nutritional benefits of a watermelon
The Wholesome Watermelon
The watermelon’s public image of a fruit that is 92% water and very little nutritional value is highly deceiving. It is the other 8% that needs to be looked at under a microscope, because it is a treasure trove of some of the most beneficial nutrients imaginable. So, other than quenching thirst and being a good diet food, let’s consider some reasons why you should seek out and make this fruit a part of your daily diet.
Lycopene is the magic ingredient that gives watermelons their pink- deep red coloring. This pigment is also found in pink grapefruit, papaya, apricots and tomatoes. It was believed that tomatoes had the highest concentration of lycopene, but watermelons of deep red variety have an even higher concentration. Lycopene neutralizes the body’s free radicals even more efficiently than beta-carotene and vitamin E (Archives of Biochemistry & Biophysics, 1989).
Free radicals are the little trouble makers that oxidize cholesterol, allowing it to cling to arteries and causing the narrowing of arteries. This in turn can lead to a heart attack or even stroke. Additionally, the antioxidant properties of lycopene lower risks of prostate and colon cancers. Finally, it lessens the gravity of asthma and rheumatoid arthritis.
The phyto-nutrient, citrulline found in watermelons helps to increase blood flow. According to research carried out by the director of Taxes A&M Fruit & Vegetable Improvement Center, Dr. Bhimu Patil, it was found that citrulline helps to relax blood vessels and increase the flow of blood. In other words it behaves much like the erectile dysfunction drug Viagra.
While erectile dysfunction is also dependent on psychological and physiological factors, the increased flow of blood can be beneficial in less severe cases. In a separate study Professor Bahram H. Arjmandi of The Florida State University found giving watermelon extracts to study patients reduced blood pressure, due to citrulline’s ability to increase the flow of blood. This could lead to reduction in ingestion of antihypertensive medications.
Watermelon is also a good source of electrolytes like potassium and sodium which are necessary for nerve function, but are lost through perspiration. Watermelon is a diuretic and before dialysis machines became common, kidney patients were given watermelons as part of a homeopathic treatment. The high content of water in watermelons provides fat eradicating properties by increasing the body’s metabolism.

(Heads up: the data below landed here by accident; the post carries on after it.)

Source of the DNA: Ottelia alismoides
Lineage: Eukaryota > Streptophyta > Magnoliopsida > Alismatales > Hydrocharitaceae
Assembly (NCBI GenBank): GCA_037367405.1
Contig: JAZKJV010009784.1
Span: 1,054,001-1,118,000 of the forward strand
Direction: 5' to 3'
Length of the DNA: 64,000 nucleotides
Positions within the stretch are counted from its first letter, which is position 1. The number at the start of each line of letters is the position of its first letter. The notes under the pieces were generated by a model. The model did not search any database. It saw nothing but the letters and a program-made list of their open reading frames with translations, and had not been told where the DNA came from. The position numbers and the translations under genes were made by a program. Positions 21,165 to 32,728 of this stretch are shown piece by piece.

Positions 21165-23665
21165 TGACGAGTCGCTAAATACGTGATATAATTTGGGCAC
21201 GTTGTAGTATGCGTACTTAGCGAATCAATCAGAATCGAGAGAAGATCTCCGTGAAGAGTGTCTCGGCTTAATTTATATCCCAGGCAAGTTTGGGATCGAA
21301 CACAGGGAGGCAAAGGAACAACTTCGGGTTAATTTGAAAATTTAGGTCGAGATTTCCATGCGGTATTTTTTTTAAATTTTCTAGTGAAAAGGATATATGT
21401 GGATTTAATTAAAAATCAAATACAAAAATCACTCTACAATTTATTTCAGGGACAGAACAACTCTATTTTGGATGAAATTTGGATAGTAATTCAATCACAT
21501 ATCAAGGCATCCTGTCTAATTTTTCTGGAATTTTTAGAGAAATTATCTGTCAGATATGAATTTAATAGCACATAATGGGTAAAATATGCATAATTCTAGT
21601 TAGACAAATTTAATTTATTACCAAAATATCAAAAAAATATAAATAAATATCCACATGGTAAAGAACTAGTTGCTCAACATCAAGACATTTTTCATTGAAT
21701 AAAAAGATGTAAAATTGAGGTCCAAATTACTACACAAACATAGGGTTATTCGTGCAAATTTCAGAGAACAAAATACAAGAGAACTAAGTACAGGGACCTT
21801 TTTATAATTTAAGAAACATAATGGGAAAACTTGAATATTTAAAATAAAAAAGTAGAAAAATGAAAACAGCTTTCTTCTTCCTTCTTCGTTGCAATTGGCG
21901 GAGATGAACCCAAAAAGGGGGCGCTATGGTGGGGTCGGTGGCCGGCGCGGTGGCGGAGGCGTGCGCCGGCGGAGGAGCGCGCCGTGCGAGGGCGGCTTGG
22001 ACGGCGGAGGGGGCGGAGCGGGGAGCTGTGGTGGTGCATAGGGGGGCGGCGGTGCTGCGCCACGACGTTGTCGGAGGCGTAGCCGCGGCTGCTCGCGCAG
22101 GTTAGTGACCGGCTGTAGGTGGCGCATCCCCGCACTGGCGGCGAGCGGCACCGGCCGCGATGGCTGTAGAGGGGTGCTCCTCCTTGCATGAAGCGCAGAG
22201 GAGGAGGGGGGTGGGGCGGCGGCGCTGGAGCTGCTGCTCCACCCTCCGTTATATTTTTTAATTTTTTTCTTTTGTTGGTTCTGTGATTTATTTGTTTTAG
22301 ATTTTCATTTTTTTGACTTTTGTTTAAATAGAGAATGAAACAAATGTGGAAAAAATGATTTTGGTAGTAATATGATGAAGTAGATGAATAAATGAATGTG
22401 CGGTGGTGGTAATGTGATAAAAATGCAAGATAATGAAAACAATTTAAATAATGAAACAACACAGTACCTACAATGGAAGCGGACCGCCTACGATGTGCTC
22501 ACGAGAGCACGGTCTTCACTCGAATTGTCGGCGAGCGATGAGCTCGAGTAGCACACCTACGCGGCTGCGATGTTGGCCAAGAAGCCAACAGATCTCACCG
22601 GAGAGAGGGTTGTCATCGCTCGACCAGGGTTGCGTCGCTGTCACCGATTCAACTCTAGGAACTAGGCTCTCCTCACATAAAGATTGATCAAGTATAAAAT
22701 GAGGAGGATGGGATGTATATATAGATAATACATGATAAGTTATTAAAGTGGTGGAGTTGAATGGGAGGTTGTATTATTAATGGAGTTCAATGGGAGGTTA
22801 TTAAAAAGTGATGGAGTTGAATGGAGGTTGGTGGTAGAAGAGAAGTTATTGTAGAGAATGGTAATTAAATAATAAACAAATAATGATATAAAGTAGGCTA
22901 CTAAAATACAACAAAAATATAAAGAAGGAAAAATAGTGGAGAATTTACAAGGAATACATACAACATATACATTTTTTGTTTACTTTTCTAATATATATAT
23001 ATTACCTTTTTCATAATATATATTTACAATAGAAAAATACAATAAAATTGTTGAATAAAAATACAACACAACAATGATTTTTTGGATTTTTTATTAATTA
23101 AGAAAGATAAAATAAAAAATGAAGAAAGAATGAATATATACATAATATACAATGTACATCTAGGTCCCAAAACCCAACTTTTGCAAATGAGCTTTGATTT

So exactly what do you get when you eat two diced cups (280 grams) of watermelon? You get only eighty calories, none of which are from fat. You also get zero percent saturated fat, and cholesterol. You get two grams of dietary fiber, one gram of protein (from the seeds!), 25 grams of sugars, Vitamin A, & C, Calcium, iron, potassium and sodium. Not bad for something that is 92% water
Origins of Watermelon
Believed to be the descendent of a citron which first developed in Africa, watermelon is truly a fruit of the kings. Egyptians harvested watermelons nearly five thousand years ago and they held a very high stature in the Egyptian culture. It was believed that the fruit provided nourishment in the afterlife, so watermelons were placed in tombs when kings were buried. Watermelons are even represented in hieroglyphics decorating ancient Egyptian structures.
Trade spread watermelons, and the plants prospered alongside the Mediterranean Sea. By the tenth century, the watermelon plants made it to China and eventually the Moors introduced them to Europe around the thirteenth century. It is believed that watermelons come to the United States when slaves brought the seeds over on slave ships.
Cultivation of Watermelon
A distant cousin of the cantaloupe, pumpkin and squash; watermelons belong to the Cucurbitaceous family. They come in a variety of shapes like oblong, round and spherical, with most common varieties bearing yellow and red flesh. The rind is usually in a range of solid green shades with some varieties sporting spots or stripes. There are roughly 1200 varieties of the fruit. Advances in agriculture biotechnology have led to the development of watermelons without seeds and rinds that are thin
- 6 cups watermelon, approximately 1 inch cubes
- 2 tablespoons lemon, fresh squeezed
- 2 tablespoons honey, optional
- Process the watermelon cubes in a food processor until liquefied. Don’t bother removing the seeds as they contain a lot of nutrients! Add the lemon juice and honey stirring to mix thoroughly. Now sieve the mixture using a fine grade sieve. Make sure to squeeze out all the juice and nutrition from the crushed seeds by pressing the fibers in the sieve with the back of a spoon. Pour the prepared mixture into molds and freeze overnight (roughly 8 hours).